We take a closer look at the proliferation of team-ups on the music scene.
At the time of writing, over half of the Official UK Top 20 Singles are collaborations between two or more artists. These take many forms: producer featuring singer, singer featuring rapper, singer featuring singer, rapper featuring singer, and even producer featuring producer. The chart is all set to look like this throughout the rest of the year, with even more big name collabs lined up in the coming months.
The Top 40 has been populated with collaborations for years now, so much so that it seems like the norm. But really, it’s more of a recent trend. Looking at the biggest selling single of each year dating from 1952-2017, only seven have been collaborations. Nine if you include Band Aid and Band Aid 20. And all of them appeared after 2001. Clearly, something has driven artists and labels to release an increasing number of collaborations, and something has driven the music-listening public to buy them. So what is it?
A feature can spice up a song
The obvious motivation for the rising number of musical collaborations is the creative spark that two or more artists coming together can generate. A great recent example of this is Top Dawg Entertainment’s Black Panther soundtrack album. Unlike a traditional soundtrack, nearly none of the tracks feature in the movie. Instead, it is a collection of 14 brand new collaborations between Kendrick Lamar, his TDE labelmates, and other artists. (Despite other solo artist credits on the tracklist, the only non-collaboration is the opening title track.)
The album is endlessly inventive, proving that musicians do some of their best work when teaming up with their peers and inspirations. The listening experience is varied, but in a good way. It’s difficult to become bored by saminess with so many different voices and styles colliding.
This underlying principle has inspired many other collaborations over the years, particularly the ever-present features from rappers. Initially, rappers would feature on each others’ hip-hop tracks, but it wasn’t long before pop singers started calling them up to provide their songs with welcome deviations from their melodic verse-chorus structures.
Nicki Minaj has been one of the most ubiquitous feature artists on the scene, historically, proclaiming proudly on Kanye West’s ‘Monster’ (which features four collaborators in total) that she was making fifty thousand dollars for a guest verse before her debut album was even released. In 2017 she made a notable appearance on Katy Perry’s ‘Swish Swish’, which many noted was the high point of the song. Ahead of her fourth album this year, Minaj has collaborations with ZAYN and Post Malone.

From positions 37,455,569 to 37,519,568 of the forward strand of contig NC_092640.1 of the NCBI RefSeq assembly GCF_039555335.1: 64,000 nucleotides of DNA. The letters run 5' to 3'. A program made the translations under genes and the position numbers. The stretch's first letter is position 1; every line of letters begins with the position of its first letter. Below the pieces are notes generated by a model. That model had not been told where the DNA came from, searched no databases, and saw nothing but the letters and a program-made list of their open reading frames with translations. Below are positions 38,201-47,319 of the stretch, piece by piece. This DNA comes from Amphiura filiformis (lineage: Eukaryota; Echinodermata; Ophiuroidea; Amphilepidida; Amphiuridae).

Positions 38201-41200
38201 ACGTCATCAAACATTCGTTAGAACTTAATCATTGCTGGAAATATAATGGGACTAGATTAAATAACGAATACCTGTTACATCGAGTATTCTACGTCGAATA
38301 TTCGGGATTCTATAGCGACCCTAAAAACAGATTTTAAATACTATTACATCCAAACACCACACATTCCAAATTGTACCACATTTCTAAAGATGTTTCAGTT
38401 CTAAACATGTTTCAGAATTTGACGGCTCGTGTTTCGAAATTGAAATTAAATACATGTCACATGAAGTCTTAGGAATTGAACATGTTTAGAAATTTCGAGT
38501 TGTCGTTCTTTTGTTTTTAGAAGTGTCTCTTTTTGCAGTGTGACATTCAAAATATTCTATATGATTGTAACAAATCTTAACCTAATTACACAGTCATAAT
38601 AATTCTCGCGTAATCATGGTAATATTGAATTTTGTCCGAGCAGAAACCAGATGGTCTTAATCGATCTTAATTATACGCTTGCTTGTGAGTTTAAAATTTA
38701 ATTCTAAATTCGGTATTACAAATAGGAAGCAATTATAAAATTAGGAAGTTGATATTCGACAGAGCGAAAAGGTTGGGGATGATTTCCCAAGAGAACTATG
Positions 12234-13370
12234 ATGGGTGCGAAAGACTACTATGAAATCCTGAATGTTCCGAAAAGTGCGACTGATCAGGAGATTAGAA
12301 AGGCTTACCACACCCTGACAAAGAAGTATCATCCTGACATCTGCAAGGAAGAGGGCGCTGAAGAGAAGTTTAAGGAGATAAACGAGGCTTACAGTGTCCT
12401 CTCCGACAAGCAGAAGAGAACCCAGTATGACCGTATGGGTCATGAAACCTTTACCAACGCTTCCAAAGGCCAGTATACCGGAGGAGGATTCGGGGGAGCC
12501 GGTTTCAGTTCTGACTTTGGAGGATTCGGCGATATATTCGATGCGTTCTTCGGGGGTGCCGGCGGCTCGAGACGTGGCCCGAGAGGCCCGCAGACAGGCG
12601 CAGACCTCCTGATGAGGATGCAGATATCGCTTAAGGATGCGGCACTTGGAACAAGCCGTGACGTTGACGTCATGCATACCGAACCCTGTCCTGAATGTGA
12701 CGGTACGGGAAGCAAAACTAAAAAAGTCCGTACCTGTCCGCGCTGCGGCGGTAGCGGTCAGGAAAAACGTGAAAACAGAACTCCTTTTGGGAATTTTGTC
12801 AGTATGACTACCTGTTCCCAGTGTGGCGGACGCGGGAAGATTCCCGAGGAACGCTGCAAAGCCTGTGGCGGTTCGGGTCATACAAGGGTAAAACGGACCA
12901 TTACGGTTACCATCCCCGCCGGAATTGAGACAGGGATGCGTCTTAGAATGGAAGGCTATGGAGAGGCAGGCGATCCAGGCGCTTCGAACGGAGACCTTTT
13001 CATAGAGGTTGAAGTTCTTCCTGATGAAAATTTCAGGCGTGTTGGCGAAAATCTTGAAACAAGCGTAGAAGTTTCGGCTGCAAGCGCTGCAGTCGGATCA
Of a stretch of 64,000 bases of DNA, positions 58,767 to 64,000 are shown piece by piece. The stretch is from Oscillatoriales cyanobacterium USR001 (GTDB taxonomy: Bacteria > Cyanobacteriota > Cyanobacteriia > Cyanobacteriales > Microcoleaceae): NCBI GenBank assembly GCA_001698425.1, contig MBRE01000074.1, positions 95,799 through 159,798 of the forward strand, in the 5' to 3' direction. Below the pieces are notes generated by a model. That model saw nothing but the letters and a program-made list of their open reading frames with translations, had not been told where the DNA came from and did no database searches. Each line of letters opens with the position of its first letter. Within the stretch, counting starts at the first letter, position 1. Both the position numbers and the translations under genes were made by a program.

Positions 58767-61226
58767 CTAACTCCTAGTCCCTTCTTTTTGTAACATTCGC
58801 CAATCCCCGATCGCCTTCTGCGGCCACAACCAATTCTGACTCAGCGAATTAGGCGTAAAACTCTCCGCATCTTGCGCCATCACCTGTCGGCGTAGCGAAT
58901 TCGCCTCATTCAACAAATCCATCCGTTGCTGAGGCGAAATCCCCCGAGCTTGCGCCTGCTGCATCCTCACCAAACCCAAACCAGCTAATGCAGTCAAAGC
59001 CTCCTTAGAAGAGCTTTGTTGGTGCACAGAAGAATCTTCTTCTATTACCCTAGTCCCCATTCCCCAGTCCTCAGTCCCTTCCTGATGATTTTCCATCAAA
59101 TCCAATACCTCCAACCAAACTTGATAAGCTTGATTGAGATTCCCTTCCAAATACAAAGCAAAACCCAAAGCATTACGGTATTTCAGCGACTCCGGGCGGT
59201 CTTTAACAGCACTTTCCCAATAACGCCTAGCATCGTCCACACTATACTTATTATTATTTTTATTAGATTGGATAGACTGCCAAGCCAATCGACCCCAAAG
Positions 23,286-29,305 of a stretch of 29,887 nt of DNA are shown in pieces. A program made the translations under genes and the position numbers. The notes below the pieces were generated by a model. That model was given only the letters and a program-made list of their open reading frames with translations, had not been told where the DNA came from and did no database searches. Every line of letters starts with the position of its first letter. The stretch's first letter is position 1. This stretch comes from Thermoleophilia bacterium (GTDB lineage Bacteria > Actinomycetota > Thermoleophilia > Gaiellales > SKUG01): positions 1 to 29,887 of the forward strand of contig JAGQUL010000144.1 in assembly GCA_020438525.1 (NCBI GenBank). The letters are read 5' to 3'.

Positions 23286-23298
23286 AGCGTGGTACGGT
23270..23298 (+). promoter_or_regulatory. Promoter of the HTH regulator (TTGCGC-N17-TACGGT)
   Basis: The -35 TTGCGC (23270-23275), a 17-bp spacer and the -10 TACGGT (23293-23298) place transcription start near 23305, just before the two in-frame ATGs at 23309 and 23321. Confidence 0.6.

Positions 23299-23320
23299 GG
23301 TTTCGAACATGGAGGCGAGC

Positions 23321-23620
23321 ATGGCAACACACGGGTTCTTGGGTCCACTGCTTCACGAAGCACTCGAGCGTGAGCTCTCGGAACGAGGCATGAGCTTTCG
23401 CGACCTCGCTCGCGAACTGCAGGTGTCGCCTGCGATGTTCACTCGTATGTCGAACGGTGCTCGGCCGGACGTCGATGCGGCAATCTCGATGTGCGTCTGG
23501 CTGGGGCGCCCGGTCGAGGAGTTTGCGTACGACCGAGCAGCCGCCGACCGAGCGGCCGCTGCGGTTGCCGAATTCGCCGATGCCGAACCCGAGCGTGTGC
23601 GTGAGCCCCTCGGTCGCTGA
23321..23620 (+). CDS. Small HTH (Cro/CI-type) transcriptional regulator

Whether providing respite from an overbearing pop song, or leading to creative chemistry, collaborations are proven to effectively enhance the quality of a song. But that’s not the only reason they are on the rise.
The way songs are credited is changing
Aficionados will note that collaboration has been common almost since the dawn of recorded music. Artists have always worked with each other, it’s just recently we’ve come to expect them to be credited. The Beatles roped in Eric Clapton for ‘While My Guitar Gently Weeps’ in an appearance that would surely warrant an artist credit in today’s musical landscape. Today, even the smallest contribution can gain a musician an artist credit. Andre 3000 was credited for his appearance on Kanye West’s ‘30 Hours’, even though he sings barely audible backup vocals.
Part of this change could be due to the increased popularity of electronic music. In dance, the DJs and producers are the stars, not necessarily the singers. Even if a single does have vocals, it will be the DJ who receives the lead (and sometimes the sole) artist credit. Early pioneers like Marshall Jefferson and Nicky Siano have become big names from behind the decks, directly influencing the rise of ‘superstar DJs’ like Steve Aoki and Calvin Harris, the latter of whom’s collaborations with Rihanna have become some of both artists’ biggest hits. This promotion of the producer role has shone a light on the effort that goes into a song behind the scenes, and had a huge impact on how artists are credited, and the perceived rise in collaborations. But there’s another advantage of crediting all parties involved in a song, and of bringing collaborators from different genres together.
Collabs bring two or more audiences to one song
A collaboration between two big name pop stars is a marketing department’s dream. Worried Ed Sheeran won’t sell enough copies of ‘Perfect’ on his own? Re-release the track as a duet with Beyonce. Suddenly the Bey-hive will be a lot more interested. This approach is epitomised when pop singers work with rappers to add an ‘urban’ edge to their songs. Future’s appearance on Taylor Swift’s ‘Endgame’ is a recent example. (That track also threw in a verse from Ed Sheeran for good measure.) In an industry where social media profiles can drive many of the big decisions (for better or worse), a combined following in the multi-millions can greenlight almost any collaboration, no matter how forced.
Though social followings may have their impact, this practice actually dates back to at least the 1980s, and to one major hit in particular. ‘Walk This Way’ by Run DMC feat. Aerosmith has gone on to achieve legendary status. It cemented Run DMC’s mainstream appeal, whilst reinvigorating Aerosmith’s previously stale career. Whether cross-genre collaborations liked these are cooked up in a label’s office or driven by the desire to innovate, they can have huge positive effects on musicians’ careers, and on music history.